When Father’s Day is painful

All the tweets, blog posts and Facebook messages about Father’s Day today set me on edge. Usually I can deflect the pain the day brings by focusing on my husband and celebrating him with my kids, but this year he wasn’t home. There was no buffer.

I couldn’t tweet, blog or post about my dad today, not because he wasn’t a beautiful human being, not because I don’t have fond memories of him, not because he wasn’t a great dad. I couldn’t do it because he’s dead, and tweeting feels trite and sentimental and dishonest. He’s gone, and a manufactured holiday like Father’s Day just zeroes in on that loss, shines a magnifying-glass-intense-sun on it until it burns anew.

Most Father’s Days for the last 11 years I’ve just gotten through, tried to remember the positive, reminded myself of the blessing my husband is as a dad to our kids. Today I could have focused on my little brother, a father for the first time just six days ago, the miracle of a new baby, a new mom and daddy and everything that’s all wrapped up in it. That deserves celebration, recognition, it’s really so beautiful.

But I confess: I had trouble getting there today. Today, the holiday just made me angry.

How do you respond on a day where everyone everywhere seems to go along with socially acceptable holiday traditions that only serve to rub salt in your wounds?

I could choose to rage, I could write a snarky post about how I couldn’t care less anyway and also I hate mother’s day even though my own amazing mom is still alive, I could scroll through the feeds and feel miserable, I could ignore it and stuff down the pain again, I could withdraw.

And I do choose. All of those things. After cycling through each one in their turn, I realize there’s another way: I could lean into it. Because all those other ways, even though they look so different, aren’t they all the same in the end? At their core, each one is just a different way of running away.

After listening to widsom and fasting for a while from the never-ending stream of social media sentiments, I choose just to sit with it. In my mind, I’m choosing a room. There are two chairs there, and I’m sitting down with the pain. I’m reclining with the grief. I’m choosing to sit across from it, look in its face, and have compassion on myself. Not to love the grief, not to hate it, not to cling to it, coddle or reject it, but just to sit with it. To just be, and let it be, too.

I want to write now about what I hope will happen, about how this diffuses some of the pain’s power over me, about how it helps absolve the grief, how it softens the sting. But honestly, I think it can’t be about an agenda and what I’m aiming for. The endgame has to be the same as the process. To just sit there is the whole point.

After we stare at each other awhile, my grief and I huddle together and build an altar here, right here, to say this is where we were today, we sat here in the presence of one another and God, and it was enough.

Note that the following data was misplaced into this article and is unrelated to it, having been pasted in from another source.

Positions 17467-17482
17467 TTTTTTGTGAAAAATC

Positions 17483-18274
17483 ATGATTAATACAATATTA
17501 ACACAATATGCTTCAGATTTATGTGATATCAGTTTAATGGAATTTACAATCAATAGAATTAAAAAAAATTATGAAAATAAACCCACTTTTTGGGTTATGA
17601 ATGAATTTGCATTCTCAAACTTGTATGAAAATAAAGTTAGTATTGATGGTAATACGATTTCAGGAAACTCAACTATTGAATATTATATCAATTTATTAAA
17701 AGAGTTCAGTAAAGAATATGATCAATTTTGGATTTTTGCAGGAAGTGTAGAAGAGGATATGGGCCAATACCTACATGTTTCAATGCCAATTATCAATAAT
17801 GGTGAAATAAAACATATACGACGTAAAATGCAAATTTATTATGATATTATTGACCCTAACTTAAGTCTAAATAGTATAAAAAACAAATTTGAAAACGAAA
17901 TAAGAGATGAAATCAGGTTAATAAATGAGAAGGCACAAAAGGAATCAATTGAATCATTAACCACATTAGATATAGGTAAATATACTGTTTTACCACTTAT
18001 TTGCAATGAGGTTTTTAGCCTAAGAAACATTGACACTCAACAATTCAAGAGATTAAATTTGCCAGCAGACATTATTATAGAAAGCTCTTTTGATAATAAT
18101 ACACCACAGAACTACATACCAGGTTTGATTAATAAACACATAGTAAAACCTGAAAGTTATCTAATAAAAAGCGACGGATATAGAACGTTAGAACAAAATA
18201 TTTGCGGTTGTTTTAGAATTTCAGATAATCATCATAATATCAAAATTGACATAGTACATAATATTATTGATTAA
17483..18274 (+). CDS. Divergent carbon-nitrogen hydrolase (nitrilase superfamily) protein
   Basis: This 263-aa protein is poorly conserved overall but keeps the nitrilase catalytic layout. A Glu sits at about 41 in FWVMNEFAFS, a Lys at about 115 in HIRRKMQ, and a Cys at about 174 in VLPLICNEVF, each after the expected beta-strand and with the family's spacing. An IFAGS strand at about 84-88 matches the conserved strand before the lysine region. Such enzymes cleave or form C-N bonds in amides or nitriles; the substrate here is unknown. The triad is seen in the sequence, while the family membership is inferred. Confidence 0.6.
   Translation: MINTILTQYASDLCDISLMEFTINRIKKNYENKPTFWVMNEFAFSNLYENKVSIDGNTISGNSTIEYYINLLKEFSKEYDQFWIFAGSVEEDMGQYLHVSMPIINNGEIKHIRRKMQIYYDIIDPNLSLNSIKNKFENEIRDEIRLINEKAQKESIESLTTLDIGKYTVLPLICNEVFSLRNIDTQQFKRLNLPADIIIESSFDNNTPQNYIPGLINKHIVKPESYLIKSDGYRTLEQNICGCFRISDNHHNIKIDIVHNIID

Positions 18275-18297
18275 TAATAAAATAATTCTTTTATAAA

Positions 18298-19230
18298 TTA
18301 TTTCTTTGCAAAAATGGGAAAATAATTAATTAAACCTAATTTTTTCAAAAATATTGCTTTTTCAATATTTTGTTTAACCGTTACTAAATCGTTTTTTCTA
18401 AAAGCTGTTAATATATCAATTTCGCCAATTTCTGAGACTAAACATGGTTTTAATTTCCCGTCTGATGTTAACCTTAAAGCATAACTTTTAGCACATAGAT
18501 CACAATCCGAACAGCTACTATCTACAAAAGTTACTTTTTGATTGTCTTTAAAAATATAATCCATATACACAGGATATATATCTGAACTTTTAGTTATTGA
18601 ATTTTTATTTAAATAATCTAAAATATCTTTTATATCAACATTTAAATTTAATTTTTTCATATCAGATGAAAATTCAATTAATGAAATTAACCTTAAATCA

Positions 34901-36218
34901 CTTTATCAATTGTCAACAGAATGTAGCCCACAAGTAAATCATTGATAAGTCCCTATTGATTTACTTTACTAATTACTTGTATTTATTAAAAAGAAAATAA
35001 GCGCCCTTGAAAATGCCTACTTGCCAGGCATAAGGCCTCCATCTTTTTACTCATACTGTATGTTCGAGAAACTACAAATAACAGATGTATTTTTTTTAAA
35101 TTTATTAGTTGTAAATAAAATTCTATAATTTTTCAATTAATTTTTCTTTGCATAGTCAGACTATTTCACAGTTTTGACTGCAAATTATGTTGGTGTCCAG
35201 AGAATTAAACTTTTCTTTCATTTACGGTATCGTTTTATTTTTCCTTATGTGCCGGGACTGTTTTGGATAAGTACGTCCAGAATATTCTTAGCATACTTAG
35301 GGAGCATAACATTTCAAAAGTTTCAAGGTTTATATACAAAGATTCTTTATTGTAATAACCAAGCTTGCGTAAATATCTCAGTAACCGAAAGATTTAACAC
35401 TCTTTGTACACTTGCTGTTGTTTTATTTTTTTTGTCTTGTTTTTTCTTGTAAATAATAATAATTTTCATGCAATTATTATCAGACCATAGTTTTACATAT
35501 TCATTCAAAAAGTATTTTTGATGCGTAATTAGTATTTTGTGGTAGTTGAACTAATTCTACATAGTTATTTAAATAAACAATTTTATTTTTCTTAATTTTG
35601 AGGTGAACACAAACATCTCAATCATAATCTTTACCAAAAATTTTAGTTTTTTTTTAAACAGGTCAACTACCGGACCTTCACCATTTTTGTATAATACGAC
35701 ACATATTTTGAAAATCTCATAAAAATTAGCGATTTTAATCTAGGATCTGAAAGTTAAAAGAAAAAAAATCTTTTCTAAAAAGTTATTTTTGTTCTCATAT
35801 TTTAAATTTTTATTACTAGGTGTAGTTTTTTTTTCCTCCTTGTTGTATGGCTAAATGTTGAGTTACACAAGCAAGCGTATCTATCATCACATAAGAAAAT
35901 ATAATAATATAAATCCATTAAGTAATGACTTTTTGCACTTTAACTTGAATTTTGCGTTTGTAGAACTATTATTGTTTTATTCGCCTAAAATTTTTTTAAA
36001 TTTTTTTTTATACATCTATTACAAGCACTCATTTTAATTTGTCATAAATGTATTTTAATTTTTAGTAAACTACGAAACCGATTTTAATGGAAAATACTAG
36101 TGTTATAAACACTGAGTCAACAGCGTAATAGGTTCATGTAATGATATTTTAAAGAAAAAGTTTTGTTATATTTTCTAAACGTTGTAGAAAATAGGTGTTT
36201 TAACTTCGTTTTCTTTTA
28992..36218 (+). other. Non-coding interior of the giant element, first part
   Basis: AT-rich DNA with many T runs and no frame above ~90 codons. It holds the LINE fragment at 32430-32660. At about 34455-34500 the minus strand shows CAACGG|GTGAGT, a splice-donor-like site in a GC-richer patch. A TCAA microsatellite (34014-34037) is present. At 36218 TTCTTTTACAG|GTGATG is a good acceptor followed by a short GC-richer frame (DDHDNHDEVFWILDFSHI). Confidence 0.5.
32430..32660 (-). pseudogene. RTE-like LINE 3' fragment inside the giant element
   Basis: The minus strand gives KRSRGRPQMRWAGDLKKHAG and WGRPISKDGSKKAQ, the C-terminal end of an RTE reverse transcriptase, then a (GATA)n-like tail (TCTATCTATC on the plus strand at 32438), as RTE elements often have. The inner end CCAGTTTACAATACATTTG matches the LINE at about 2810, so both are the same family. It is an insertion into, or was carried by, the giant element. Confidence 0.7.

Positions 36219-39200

Leave a Reply

Your email address will not be published.Required fields are marked *

You may use these HTML tags and attributes: <a href="" title=""> <abbr title=""> <acronym title=""> <b> <blockquote cite=""> <cite> <code> <del datetime=""> <em> <i> <q cite=""> <s> <strike> <strong>

*

4 comments on “When Father’s Day is painful

  1. Monica says:

    I understand what you are going through, because I too have lost my mom, but think about it this way your dad is celebrating Father’s Day with God in a better place.

    Eternal Rest Grant unto him Oh Lord, and Let perpetual light shine upon him.

    I know times are tough but there is always a light at the end of the tunnel. Keep your chin up and pray without ceasing. Please know that I am praying for you too. God bless you and your family.

    Your friend in Christ,

    Monica

  2. Vanessa says:

    My father died in 1989, my mom in 2010. I get it.

    Sometimes we can’t “rise above” until we have just sat in it with God. Fear can work that way, too. You have to face it and admit it before it will flee.

    Recently, I finally gave over my grief at losing a friend. It took four years of cycling in and out of all those coping mechanisms. Several times I’d ‘jump forward’ in healing – through prayer or revelation or love from others – only to stagnate (at least it felt like stagnation). Making resolutions and “just deciding to be done” never worked for me.

    So I think you are being wise.

  3. Amber C. says:

    “I want to write now about what I hope will happen, about how this diffuses some of the pain’s power over me, about how it helps absolve the grief, how it softens the sting. But honestly, I think it can’t be about an agenda and what I’m aiming for. The endgame has to be the same as the process. To just sit there is the whole point.

    After we stare at each other awhile, my grief and I huddle together and build an altar here, right here, to say this is where we were today, we sat here in the presence of one another and God, and it was enough.”

    This is so true, Kim. Oh man. I haven’t read too many people who are willing to be this honest about grief in a way that isn’t a) depressing or b) wrapping everything in a nice package. I like that you’re willing to sit with your grief and just be. I’ve found that this will likely never disappear. It’s not about whether or not we’re “healed” (what does that really mean?), but that grief is always going to be present, in some form, and we can either accept that and sit with it until the moment passes, or we can fight it or deny its presence. But the whole point, as you said, is to sit with it and let that be enough. In these moments, God is always in the third chair.

    • I love this, Amber. There was a third chair there all along. It’s amazing to me how it’s hard to write about grief, and I feel like I’m still not very “good at it” whatever that means, even 11 years later. Thanks for your kind words.